This is so zingy and sexy and fizzingly tasty that you will have to make it again a day or two later and find friends to invite round to indulge.

Do this as soon as possible – before Christmas – it is GOOD!

Life is good, lunch proved it today…

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Life is good, lunch proved it today...

And it was really so simple. As are all the best things in life. I bought some marvellous kiln smoked salmon from a local farm shop and served it with a salad that was light, but satisfying and sexy, as all the best salads are. Pea shoots, baby spinach, rocket and lambs lettuce formed the bed to which I added halved cherry tomatoes, sliced fennel and baby buffalo mozzarella balls. I drizzled my own salad dressing over, lightly – 3 tbsps olive oil, 1 tbsp white wine vinegar, 1 tsp og dijon mustard and a little salt and black pepper.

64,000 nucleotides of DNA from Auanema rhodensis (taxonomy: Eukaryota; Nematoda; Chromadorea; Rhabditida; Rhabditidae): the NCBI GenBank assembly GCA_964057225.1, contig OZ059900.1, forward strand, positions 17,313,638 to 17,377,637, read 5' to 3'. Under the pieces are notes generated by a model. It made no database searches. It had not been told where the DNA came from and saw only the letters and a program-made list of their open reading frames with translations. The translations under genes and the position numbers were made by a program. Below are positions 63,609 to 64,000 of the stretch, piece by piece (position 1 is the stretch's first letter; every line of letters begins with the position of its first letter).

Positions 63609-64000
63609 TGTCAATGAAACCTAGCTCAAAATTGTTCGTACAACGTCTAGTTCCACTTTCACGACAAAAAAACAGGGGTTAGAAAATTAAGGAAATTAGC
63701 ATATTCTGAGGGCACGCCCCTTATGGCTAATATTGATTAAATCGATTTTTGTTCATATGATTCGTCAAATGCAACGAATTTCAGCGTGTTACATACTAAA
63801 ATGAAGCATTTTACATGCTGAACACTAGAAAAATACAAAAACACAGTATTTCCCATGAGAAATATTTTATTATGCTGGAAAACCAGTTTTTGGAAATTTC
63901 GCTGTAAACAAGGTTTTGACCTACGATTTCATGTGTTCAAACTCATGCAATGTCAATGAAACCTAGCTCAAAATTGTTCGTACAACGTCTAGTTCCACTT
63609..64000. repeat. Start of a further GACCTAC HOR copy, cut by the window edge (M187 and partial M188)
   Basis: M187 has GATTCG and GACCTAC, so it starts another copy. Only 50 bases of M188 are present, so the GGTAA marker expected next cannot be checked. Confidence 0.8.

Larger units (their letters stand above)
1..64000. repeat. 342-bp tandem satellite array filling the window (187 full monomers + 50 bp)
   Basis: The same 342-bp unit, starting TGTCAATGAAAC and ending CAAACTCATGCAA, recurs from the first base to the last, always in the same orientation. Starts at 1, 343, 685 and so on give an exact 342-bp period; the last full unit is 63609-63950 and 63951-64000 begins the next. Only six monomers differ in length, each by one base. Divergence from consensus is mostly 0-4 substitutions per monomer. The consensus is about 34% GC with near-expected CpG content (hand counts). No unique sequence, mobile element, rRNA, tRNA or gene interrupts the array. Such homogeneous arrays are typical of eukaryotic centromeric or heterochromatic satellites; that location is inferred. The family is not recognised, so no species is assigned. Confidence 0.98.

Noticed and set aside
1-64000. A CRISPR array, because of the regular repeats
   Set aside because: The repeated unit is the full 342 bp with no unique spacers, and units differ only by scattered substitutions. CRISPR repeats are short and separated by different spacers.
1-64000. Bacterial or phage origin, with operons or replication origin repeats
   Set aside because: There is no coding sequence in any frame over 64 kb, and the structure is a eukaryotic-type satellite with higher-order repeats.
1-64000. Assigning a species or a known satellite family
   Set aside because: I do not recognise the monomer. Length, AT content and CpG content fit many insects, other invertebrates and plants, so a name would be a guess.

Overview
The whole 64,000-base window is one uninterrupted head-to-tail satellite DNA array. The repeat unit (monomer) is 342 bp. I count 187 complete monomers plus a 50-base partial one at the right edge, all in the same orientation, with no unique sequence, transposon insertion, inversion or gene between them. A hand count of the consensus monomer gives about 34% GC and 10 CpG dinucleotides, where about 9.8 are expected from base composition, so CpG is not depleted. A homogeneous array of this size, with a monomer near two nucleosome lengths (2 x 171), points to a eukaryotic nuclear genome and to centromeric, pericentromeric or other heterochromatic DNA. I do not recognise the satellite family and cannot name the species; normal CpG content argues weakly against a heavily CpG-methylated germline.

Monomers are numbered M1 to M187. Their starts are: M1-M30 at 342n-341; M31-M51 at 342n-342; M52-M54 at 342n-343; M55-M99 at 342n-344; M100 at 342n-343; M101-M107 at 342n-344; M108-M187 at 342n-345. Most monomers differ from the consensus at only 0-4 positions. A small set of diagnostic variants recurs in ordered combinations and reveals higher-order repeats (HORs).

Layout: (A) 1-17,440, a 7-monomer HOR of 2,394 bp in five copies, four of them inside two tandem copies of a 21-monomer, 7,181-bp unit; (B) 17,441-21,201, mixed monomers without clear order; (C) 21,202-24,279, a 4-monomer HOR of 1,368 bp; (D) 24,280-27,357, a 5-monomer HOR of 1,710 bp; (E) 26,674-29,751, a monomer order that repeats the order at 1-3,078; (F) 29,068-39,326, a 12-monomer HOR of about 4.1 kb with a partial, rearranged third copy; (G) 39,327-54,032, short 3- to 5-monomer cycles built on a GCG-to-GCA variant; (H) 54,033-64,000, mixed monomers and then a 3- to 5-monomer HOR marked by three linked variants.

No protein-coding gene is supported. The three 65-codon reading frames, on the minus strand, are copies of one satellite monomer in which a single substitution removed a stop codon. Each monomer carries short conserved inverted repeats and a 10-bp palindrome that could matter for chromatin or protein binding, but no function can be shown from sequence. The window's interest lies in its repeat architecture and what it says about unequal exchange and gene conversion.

We had a little olive and sun dried tomato focaccia on the side and the flavours overall were immense. Just sitting here waiting for supper now – neck fillet of lamb in red wine with mint. Wood fire is roaring away and all well with the world – well this particular corner of the world. Happy Wednesday.

Chilli prawn pasta…wowza!

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Chilli prawn pasta...wowza!

Came in last night feeling v peckish but wanting something with real zing but not heavy. Decided to go for a simple prawn dish that took less than 11 minutes – the time the pasta took in fact!

120 gm of fab king prawns, tails on – leads to serious finger licking later. One green chilli, one red chilli – both deseeded and chopped. 3 cloves of garlic chopped finely. A handful of flat leaf parsley chopped. A small glass of white wine. 100 gm of passata or chopped tinned tomatoes. Olive oil. That’s it – for two – oh, and 300 gm of fusili and rigatoni pasta ( I keep and odds and sods pasta tin to which I add all the pasta left over from a packet – and every few weeks I have an odds and sods pasta mix!) – though, had I had any in, it would have been better with spaghetti. Must buy some!